Shut It Downers Cited for Blocking Driveways and Roads Near Entergy Headquarters

For Immediate Release

Shut It Downers Cited for Blocking Driveways and Roads Near Entergy Headquarters

BRATTLEBORO - Cited for disorderly conduct after blocking a public roadway and Entergy Corporation driveways Wednesday morning, June 12, eight members of the Shut It Down Affinity Group received court dates of July 23 in Windham County Courthouse.

Sergeant Mark Carrigan and Officer David Cerrito of the Brattleboro Police Department arrested the women after they blocked Glen Orne Drive near Entergy’s Vermont Yankee headquarters and while they blocked driveways into Entergy parking lots. The women carried a banner reading “Fuel Rods Equal Catastrophe” and read a statement urging closure of the Vermont Yankee nuclear power plant in Vernon.

Arrested were, from Vermont, Linda Pon Owens of Brattleboro and, from Massachusetts, Marcia Gagliardi of Athol, Priscilla Lynch of Colrain; Anneke Corbett of Florence; Frances Crowe, Susan Lantz, and Paki Wieland of Northampton; Ellen Graves of West Springfield.

“Dry cask storage now,” the women chanted, as some handed leaflets to passing drivers who rolled down their windows to accept them. Leaflets outline dangers of stored spent fuel rods and observe that Entergy stores far more radioactive fuel rods in Vernon than melted down at Fukushima in March 2011. Dry cask storage is considered safer than spent fuel pools.

“We must shut down the nuclear power plant before there is a catastrophe,” said Hattie Nestel of Athol, Massachusetts, one of the supporters of those arrested. Judy Wolter of Northfield also provided support.

The women read from a prepared statement, which follows:

We are here today because spent fuel rods at Vermont Yankee pose the dire threat of meltdown and grave consequences that could forever alter the quality of life in beautiful central England.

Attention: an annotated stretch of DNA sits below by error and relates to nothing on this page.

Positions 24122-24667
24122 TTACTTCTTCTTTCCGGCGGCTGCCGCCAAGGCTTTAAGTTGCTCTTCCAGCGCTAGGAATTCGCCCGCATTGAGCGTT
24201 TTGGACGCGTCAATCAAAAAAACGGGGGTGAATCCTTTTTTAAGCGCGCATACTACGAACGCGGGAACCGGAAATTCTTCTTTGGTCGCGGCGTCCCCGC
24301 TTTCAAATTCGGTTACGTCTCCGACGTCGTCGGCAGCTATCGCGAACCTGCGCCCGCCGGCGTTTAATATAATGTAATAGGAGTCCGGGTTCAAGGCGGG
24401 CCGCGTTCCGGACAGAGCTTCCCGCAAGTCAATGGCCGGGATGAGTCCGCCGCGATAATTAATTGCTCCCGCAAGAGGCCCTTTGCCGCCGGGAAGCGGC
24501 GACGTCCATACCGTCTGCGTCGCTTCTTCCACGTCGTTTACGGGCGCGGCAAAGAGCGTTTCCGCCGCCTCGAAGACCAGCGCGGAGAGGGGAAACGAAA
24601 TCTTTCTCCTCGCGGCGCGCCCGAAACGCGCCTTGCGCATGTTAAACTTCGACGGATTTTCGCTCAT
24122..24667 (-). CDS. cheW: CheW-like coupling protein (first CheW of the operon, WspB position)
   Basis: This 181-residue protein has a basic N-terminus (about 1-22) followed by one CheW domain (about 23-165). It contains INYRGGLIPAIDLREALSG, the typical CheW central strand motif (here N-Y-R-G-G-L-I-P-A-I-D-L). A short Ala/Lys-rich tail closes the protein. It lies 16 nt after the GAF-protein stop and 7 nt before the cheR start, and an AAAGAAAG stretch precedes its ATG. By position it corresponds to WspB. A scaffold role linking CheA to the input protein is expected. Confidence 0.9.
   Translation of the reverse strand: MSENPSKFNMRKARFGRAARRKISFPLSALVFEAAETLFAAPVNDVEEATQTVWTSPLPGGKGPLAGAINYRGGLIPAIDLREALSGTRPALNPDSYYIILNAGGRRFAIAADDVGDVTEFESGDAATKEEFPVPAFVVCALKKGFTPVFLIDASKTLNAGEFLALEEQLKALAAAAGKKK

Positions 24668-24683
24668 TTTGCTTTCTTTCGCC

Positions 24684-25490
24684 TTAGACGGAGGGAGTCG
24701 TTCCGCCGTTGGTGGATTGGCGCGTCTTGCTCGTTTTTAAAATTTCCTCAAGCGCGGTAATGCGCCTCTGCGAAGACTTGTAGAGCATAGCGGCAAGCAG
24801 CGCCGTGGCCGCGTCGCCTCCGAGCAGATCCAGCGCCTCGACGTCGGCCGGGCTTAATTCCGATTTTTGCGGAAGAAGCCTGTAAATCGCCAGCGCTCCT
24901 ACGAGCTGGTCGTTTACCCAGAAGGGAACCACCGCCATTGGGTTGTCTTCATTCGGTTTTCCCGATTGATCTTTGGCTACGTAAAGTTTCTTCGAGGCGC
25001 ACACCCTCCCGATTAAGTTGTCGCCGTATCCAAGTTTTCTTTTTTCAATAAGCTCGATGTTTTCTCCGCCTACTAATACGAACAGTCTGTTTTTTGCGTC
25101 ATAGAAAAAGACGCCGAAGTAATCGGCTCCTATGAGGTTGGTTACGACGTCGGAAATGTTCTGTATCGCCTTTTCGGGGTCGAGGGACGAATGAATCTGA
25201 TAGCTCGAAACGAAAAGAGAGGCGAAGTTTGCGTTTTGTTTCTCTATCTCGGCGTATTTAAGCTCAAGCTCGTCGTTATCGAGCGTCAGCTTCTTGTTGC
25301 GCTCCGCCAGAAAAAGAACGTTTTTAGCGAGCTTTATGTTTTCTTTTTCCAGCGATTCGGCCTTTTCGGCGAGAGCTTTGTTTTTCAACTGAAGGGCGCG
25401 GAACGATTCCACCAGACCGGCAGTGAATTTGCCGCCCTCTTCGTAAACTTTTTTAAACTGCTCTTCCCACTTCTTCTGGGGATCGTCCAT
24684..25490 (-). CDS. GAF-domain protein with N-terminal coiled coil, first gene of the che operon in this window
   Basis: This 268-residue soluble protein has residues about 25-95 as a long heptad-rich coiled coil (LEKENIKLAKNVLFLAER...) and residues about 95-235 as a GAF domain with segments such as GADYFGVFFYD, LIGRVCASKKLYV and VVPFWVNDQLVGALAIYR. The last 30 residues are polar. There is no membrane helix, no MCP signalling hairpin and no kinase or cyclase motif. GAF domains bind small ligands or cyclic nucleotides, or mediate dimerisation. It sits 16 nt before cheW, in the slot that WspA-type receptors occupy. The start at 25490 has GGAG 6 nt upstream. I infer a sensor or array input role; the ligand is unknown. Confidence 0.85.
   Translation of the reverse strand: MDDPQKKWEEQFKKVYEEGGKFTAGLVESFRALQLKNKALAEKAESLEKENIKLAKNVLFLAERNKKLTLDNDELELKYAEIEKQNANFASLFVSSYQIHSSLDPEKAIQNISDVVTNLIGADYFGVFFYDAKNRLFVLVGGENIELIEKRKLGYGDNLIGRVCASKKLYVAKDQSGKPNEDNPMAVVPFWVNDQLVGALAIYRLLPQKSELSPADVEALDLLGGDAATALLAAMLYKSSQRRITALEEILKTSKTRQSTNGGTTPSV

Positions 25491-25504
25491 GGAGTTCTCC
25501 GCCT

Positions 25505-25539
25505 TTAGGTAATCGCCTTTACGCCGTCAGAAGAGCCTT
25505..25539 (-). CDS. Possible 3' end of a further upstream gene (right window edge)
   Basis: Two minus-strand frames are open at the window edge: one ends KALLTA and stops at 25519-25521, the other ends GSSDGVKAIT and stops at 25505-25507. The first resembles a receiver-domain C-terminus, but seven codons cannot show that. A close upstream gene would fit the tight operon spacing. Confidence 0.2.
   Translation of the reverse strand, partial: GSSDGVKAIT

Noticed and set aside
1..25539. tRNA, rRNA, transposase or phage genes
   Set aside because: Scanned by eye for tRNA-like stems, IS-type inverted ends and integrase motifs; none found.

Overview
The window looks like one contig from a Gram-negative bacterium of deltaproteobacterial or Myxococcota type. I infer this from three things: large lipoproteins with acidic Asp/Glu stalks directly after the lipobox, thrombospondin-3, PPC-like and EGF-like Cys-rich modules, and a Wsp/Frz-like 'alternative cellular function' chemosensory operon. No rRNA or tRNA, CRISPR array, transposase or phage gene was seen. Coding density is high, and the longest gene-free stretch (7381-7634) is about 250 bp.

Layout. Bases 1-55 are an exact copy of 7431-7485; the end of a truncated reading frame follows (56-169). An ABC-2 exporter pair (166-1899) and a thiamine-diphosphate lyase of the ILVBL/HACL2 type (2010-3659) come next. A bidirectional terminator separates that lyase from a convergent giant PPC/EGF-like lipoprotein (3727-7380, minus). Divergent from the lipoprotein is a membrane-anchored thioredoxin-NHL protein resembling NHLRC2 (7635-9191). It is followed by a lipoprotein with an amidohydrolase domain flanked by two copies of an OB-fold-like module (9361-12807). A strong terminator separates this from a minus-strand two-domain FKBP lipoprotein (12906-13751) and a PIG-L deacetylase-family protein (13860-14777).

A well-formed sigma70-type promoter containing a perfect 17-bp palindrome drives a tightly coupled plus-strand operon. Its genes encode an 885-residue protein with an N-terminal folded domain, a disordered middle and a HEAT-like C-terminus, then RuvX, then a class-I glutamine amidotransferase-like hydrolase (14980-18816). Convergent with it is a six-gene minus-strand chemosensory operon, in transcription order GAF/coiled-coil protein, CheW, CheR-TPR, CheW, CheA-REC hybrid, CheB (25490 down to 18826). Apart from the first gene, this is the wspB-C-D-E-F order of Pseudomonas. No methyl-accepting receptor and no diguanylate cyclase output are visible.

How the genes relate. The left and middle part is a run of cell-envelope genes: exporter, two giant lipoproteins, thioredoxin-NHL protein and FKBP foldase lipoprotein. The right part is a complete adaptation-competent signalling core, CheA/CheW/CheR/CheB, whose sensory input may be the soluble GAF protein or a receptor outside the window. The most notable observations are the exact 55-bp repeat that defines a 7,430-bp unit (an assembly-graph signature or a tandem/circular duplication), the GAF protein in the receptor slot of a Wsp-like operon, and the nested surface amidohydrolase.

We urge Entergy executives immediately to stop operating Vermont Yankee and to move fuel rods from the spent fuel pool to dry cask storage.

We offer this from the Christian Science Monitor, May 25, 2011:

“A spent-fuel pool fire at the Fukushima Daiichi nuclear power plant made headlines after March’s earthquake and tsunami – but the threat may be worse in America.”Spent nuclear fuel stored in water-filled pools at many nuclear reactor sites in the US far surpasses in volume and radioactivity the threat posed by such material at Fukushima, according to a new study.. The huge hazard could be largely eliminated by moving older materials from the pools into dry cask storage, it said.

“'Unprotected and crowded spent nuclear fuel pools pose an unacceptable threat to the public,’ said Robert Alvarez, a senior scholar for nuclear policy at the nonpartisan Institute for Policy Studies (IPS), as well as a former Department of Energy official in the Clinton Administration, in a statement.

“’Dry cask storage is a much safer alternative to pools. Some people say they are too expensive, but considering the extreme risks, the cost of doing nothing is incalculable,’ he added.

“A new report from the IPS, "Spent Nuclear Fuel Pools in the US: Reducing the Deadly Risks of Storage", written by Dr. Alvarez, details for the first time how much radioactivity is contained in spent nuclear fuel at all individual reactor sites in the United States – and the threat they pose.

“Today, some 65,000 metric tons of spent fuel is stored at reactor sites around the country, 75 percent of it in US spent-fuel pools, according to data from the Nuclear Energy Institute cited in the report. The other 25 percent is in dry cask storage. Each pool contains spent-fuel rods that give off about 1 million rems of radiation per hour at a distance of one foot – a fatal dose in seconds, the report says. The radiation is kept in check by tons of water continually flowing around the rod assemblages.”

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